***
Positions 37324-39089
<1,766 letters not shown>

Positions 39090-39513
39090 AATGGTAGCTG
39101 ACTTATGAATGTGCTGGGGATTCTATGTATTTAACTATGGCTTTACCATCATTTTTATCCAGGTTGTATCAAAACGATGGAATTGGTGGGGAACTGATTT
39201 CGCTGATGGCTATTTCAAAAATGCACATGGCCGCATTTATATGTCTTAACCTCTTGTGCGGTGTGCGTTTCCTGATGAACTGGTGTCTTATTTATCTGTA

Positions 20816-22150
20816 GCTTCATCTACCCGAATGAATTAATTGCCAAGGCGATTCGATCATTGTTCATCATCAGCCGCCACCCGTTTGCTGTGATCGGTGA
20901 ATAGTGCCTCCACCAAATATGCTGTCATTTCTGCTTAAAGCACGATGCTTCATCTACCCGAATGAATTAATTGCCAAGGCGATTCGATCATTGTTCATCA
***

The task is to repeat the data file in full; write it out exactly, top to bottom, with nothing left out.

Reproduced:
Positions 37324-39089
<1,766 letters not shown>

Positions 39090-39513
39090 AATGGTAGCTG
39101 ACTTATGAATGTGCTGGGGATTCTATGTATTTAACTATGGCTTTACCATCATTTTTATCCAGGTTGTATCAAAACGATGGAATTGGTGGGGAACTGATTT
39201 CGCTGATGGCTATTTCAAAAATGCACATGGCCGCATTTATATGTCTTAACCTCTTGTGCGGTGTGCGTTTCCTGATGAACTGGTGTCTTATTTATCTGTA

Positions 20816-22150
20816 GCTTCATCTACCCGAATGAATTAATTGCCAAGGCGATTCGATCATTGTTCATCATCAGCCGCCACCCGTTTGCTGTGATCGGTGA
20901 ATAGTGCCTCCACCAAATATGCTGTCATTTCTGCTTAAAGCACGATGCTTCATCTACCCGAATGAATTAATTGCCAAGGCGATTCGATCATTGTTCATCA